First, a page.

What’s American about the History of Science in America? Restrospective and Prospective

The Forum is pleased to announce a new essay series on what it means to study science in an American context (broadly defined). Does awareness of the Americas as a place where science is practiced influence our understanding of that science? We are soliciting brief essays and comments (anywhere from 500-3,500 words) from scholars at all stages of their careers working any relevant discipline (not just history). Senior scholars might choose to reflect on how their understanding of science in America has changed over the years, if it has, while graduate students and recent Ph.D.s might discuss the relevance (or lack thereof) of the idea of American science to their research.

Thirty years ago, the field of history of science was oriented almost entirely toward Europe. At about that time, a number of scholars consciously identified themselves as historians of science in America. During the years between then and now, research that was once marginal to the discipline has become central, and many historians who were once on the periphery of the profession now stand among its leaders. The Forum hope to document what thirty years of change has meant to the theoretical construction of this field and related disciplines in order to gain a better understanding of where it is now and where it might be heading.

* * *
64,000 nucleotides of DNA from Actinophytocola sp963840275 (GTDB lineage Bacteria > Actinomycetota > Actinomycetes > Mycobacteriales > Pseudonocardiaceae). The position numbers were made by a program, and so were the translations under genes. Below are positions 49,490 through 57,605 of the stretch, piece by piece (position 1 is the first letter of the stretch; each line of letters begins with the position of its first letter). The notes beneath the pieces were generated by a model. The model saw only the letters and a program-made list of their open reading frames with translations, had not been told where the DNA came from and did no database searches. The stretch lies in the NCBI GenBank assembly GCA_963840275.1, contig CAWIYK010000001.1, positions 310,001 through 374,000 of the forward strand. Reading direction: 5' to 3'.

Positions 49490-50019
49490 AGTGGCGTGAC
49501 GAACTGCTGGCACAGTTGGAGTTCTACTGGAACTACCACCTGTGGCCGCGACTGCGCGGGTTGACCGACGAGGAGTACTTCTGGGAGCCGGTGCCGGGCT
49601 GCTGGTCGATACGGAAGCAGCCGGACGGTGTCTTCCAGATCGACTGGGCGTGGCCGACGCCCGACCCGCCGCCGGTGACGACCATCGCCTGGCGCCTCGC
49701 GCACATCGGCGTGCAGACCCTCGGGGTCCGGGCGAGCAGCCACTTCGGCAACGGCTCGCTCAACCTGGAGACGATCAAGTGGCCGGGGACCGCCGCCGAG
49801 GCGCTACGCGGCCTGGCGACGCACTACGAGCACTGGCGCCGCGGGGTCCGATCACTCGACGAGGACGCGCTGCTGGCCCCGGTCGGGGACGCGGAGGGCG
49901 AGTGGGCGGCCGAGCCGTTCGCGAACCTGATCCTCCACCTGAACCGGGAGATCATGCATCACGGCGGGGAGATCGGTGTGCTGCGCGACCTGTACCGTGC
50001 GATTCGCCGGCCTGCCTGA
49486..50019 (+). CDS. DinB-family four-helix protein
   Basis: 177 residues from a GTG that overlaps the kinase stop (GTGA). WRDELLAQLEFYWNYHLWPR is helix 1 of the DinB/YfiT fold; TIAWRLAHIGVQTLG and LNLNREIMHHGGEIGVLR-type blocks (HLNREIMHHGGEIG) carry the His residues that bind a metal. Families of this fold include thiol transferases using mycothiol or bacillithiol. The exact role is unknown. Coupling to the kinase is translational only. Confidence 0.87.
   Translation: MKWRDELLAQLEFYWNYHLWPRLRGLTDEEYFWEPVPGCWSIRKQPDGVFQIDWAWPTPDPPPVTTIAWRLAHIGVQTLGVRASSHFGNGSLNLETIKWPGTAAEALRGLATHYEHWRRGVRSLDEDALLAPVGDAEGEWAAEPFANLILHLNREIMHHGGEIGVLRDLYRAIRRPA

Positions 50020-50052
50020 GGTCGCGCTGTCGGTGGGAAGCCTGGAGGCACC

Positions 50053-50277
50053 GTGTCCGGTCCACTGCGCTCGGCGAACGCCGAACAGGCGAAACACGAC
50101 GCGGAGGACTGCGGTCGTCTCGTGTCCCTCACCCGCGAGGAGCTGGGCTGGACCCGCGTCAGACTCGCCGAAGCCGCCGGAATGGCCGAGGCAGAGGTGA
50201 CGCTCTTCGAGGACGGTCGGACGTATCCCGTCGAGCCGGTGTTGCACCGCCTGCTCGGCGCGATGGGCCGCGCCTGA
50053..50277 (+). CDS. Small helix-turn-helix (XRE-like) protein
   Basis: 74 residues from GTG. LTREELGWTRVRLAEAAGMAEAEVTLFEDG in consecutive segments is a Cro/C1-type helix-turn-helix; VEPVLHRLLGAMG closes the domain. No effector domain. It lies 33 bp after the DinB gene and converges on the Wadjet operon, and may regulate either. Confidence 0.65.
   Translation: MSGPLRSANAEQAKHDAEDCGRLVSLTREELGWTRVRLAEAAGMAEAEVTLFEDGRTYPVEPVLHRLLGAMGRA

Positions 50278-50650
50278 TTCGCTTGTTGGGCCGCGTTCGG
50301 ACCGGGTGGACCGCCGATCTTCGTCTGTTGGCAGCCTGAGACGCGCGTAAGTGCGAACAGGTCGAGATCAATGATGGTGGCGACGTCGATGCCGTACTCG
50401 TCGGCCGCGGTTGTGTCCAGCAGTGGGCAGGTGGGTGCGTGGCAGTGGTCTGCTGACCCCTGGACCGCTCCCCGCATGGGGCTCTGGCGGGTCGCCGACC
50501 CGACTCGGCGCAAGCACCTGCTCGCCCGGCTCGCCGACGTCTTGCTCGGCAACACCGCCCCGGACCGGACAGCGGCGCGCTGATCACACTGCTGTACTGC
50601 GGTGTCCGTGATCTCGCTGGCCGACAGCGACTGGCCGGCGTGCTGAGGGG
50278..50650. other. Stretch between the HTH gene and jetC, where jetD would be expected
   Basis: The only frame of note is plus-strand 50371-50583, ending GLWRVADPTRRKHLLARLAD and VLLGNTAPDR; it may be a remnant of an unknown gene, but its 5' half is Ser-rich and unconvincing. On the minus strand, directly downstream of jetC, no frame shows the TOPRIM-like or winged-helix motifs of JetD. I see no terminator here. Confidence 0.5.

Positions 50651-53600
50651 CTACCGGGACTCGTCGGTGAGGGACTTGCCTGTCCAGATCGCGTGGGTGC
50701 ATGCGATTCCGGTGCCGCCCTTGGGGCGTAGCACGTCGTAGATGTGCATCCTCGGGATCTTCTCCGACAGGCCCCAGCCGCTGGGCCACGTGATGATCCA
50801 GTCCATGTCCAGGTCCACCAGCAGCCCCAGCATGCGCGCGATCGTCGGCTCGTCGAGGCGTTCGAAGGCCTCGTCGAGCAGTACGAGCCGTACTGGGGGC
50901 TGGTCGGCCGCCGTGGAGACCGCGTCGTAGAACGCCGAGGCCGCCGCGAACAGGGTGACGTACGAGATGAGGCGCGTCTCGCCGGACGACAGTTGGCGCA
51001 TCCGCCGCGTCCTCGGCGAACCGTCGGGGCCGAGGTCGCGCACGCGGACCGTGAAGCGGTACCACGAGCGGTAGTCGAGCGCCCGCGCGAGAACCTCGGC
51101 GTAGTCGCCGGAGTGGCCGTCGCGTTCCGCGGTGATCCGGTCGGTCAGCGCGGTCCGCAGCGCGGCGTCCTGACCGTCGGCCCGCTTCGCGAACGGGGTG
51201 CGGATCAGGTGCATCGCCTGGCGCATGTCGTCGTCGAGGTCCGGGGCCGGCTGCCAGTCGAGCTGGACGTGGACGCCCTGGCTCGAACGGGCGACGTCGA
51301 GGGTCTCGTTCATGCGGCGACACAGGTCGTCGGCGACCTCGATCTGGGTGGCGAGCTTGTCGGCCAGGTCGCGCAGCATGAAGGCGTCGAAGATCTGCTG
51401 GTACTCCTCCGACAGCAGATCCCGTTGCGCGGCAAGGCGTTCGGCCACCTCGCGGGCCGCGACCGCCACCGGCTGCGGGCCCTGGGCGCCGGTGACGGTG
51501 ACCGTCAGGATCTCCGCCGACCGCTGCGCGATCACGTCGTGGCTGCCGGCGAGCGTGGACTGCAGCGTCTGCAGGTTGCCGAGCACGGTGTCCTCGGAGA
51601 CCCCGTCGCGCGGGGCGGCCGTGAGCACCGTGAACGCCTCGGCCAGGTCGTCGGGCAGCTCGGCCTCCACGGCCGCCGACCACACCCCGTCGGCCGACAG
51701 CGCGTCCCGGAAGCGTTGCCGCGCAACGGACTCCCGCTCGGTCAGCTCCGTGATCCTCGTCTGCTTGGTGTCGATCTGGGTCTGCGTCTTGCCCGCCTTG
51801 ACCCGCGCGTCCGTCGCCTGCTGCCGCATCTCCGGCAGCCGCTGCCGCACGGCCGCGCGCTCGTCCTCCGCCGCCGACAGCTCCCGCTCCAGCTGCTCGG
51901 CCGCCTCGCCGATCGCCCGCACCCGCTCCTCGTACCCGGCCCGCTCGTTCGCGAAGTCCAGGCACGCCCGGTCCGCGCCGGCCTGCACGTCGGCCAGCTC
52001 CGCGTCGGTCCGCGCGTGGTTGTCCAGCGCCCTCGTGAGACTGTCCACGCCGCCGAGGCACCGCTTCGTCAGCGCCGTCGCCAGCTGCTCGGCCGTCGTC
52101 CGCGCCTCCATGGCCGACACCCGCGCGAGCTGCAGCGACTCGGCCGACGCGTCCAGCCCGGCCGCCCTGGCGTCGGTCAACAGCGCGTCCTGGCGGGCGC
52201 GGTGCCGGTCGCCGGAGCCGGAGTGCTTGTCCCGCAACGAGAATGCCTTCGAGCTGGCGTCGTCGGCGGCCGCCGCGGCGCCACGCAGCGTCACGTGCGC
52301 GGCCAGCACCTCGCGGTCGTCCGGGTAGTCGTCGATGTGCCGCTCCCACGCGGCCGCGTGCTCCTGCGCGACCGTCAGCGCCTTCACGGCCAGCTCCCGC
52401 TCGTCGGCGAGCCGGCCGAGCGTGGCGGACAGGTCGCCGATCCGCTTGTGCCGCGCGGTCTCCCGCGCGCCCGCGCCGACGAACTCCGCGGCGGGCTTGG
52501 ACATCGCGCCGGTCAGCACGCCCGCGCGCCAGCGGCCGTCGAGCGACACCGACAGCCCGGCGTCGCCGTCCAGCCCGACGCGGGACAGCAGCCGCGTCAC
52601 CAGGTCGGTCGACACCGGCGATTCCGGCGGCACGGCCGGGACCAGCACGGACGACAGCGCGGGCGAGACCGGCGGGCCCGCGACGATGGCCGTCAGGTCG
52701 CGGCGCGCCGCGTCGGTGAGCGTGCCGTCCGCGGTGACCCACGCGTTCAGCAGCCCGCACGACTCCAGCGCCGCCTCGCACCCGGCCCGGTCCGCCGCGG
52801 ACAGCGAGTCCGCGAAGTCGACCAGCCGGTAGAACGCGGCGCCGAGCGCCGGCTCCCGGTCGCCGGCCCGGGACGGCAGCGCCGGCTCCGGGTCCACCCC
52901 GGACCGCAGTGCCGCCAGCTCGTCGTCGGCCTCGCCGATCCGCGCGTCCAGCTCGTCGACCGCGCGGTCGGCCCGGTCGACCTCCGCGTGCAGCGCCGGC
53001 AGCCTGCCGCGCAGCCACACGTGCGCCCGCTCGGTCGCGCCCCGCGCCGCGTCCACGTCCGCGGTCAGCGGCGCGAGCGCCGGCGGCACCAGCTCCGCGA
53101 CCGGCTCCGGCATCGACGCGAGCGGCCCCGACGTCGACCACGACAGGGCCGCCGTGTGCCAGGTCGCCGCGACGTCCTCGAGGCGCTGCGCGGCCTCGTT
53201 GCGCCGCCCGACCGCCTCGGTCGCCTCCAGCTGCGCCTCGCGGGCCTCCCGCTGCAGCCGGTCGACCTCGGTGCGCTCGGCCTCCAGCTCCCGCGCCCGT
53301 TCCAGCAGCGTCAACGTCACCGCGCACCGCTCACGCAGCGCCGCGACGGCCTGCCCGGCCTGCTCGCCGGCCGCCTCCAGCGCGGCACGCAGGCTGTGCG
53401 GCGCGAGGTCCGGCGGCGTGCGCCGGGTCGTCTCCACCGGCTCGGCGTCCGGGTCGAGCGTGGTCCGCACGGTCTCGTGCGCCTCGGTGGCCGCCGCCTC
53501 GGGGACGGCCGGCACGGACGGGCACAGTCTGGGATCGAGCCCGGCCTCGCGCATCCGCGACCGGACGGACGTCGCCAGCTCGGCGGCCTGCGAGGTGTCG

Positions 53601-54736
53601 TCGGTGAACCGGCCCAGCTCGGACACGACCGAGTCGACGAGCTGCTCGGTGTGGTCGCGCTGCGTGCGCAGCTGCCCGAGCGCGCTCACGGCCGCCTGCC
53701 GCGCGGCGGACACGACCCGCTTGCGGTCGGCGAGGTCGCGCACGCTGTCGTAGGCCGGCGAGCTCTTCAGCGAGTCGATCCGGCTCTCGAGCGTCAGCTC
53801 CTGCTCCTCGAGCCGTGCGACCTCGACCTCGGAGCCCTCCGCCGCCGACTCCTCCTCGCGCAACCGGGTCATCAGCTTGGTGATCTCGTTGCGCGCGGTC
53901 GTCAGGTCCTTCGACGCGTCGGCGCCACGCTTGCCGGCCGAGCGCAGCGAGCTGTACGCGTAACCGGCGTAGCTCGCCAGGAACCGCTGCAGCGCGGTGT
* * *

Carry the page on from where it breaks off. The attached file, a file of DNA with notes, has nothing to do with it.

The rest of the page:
If you would like to write an essay for this series, please contact Daniel Goldstein, newsletter editor for the Forum for the History of Science in America(dgoldsteinATucdavis.edu).

We are delighted to present the inaugural essays in this series

Science Knows no Boundaries;” Alan I. Marcus;
Characteristics of the History of Science in America, with Some Programmatic Notes on Unity;” Clark A. Elliott;
The History of American Science: A Field Finds Itself,” Hamilton Cravens,

Each author reflects on his own relationship to the history of science, the overall character of the field, and suggests directions for its future development. Please join a discussion of these essays on the Forum’s blog.

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